Tl;dr: Dave McClure shares a seminal pitch deck guide on how to build your investor pitch dek.
If you don’t know, Dave is a serial entrepreneur. He started out as a database consultant & programmer
He joined PayPal as Director of Marketing, where he started the PayPal Developer Network program. So many amazing founders and startups have come out of PayPal that the term ‘Paypal Mafia‘ was coined. I’m talking: Tesla Motors, LinkedIn, Palantir Technologies, SpaceX, YouTube, Yelp, and Yammer.
After Paypal from 2005 through 2006 Dave ran marketing for job search engine Simply Hired. From 2008 thru 2010, Dave started investing, managing the FF Angel seed investment program for Founders Fund, and ran the 2009 fbFund incubator program on behalf of Facebook, Accel Partners, & Founders Fund.
In September 2010 McClure founded 500 Startups which is one of the most known accelerator programs globally. The initial class included twelve startups. That number would later increase to 31 companies in October 2011 to the hundreds they do now. As of today, 500 Startups portfolio of companies is comprised of over 1,200 companies with successful stories like Makerbot, Wildfire, Viki, or Simple. His firm has a presence in Mountain View, San Francisco, London, Seoul, and Kuala Lumpur.
Pitch deck guide
We could skip over this slide, but I have some learnings to share with you. The opening slide is obviously the first slide investors are going to see, so do it right!
What can you learn:
- BIG TEXT. The title is very clear and prominent. It’s the first thing you eyes are drawn to. You also know what the hell the pitch presentation is about. Are you sure you deck is so obvious?
- Images. They make the slides less boring… zzzzz
- Contact info. If you are doing a pitch presentation on stage, this is definitely worth adding. A lot of founders forget to do this. If there are investors in the audience, it’s useful to see your name and contact details so they don’t just think ‘that dude with the food delivery startup.’ If you are sending the deck, I put it on the last slide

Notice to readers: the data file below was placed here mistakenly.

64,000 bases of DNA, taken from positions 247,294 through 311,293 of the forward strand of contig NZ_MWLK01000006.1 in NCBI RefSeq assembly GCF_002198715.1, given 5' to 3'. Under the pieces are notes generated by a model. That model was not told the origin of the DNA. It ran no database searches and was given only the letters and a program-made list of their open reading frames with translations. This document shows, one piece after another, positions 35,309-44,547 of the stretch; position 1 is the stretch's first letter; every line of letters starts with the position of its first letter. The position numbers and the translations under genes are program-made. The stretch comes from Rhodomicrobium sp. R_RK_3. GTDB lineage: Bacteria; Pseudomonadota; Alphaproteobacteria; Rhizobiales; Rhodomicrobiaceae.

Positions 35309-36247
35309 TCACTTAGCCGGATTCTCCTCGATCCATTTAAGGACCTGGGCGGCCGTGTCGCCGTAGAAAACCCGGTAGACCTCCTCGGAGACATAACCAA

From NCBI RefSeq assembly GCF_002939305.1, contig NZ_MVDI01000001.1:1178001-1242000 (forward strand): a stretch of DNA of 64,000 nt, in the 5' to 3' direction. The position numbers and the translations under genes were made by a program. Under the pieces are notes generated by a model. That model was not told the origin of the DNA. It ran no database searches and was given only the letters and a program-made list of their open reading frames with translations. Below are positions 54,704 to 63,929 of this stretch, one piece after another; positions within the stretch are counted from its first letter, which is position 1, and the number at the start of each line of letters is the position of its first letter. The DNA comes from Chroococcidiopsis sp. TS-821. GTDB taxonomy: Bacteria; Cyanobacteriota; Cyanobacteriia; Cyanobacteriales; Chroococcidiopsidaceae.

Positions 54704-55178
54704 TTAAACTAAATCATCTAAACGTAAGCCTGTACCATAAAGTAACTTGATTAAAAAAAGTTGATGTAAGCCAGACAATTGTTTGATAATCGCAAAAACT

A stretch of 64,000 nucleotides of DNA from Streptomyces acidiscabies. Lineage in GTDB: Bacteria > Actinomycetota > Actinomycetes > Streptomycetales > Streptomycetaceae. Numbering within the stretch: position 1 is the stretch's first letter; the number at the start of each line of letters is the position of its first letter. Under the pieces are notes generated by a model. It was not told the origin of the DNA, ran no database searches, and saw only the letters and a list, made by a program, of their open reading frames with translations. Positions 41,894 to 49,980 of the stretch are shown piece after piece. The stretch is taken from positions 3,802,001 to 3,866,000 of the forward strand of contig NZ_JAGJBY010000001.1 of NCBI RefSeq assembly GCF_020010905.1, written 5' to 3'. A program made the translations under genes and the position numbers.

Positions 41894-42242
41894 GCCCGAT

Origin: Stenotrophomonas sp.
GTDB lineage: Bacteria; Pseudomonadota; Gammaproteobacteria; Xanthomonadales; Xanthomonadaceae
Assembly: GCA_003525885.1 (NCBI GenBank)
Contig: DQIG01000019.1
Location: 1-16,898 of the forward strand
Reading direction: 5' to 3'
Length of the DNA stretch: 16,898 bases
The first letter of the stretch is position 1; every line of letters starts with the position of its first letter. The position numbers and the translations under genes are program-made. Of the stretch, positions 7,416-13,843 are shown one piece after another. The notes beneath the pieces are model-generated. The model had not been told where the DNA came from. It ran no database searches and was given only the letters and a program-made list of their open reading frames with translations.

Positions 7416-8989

- Social media. If you have a large following on social media. Chuck these up too. They can offer a bit of social proof, and investors can stalk you to find out a little more about how you think and interact with people. This isn’t’ critical to me at all though. Including your Linkedin can be useful (saving the investor two minutes to find you). Why? Investors absolutely want to know who you know in common. They’ll absolutely hit up everyone for a reference
- Tag line. ‘aka startup viagra’- change that for your tag line. Explain very simply what you do in a few words. When the investor opens your pitch deck they will get a quick ‘oh, ok, so they are food delivery startup, I like this…‘
Now, I recommend you do not:
- Date. Don’t add a date. It doesn’t add anything. You will forget to change it and then if you have been raising for a long time, investors will know you have been raising for a long time (That’s bad)
- Location. This is only relevant if you are doing a presentation for someone. You do not ever need to put this on a pitch deck
- Crude. You aren’t a big deal (yet). There ARE a lot of prudes around who might take things the wrong way, or think you are unprofessional. It’s just safer to not use offensive anything in your deck (Other than the amount of money you are going to make. BOOM).
Important stuff page
This page just sets out things that are important.
- Make sure investors know what the hell you do
- Show why it is awesome
- That the market is big enough to make a lot of cash
- You have figured out the matrix (product market fit)
- That the team is worth backing
- (And get their attention)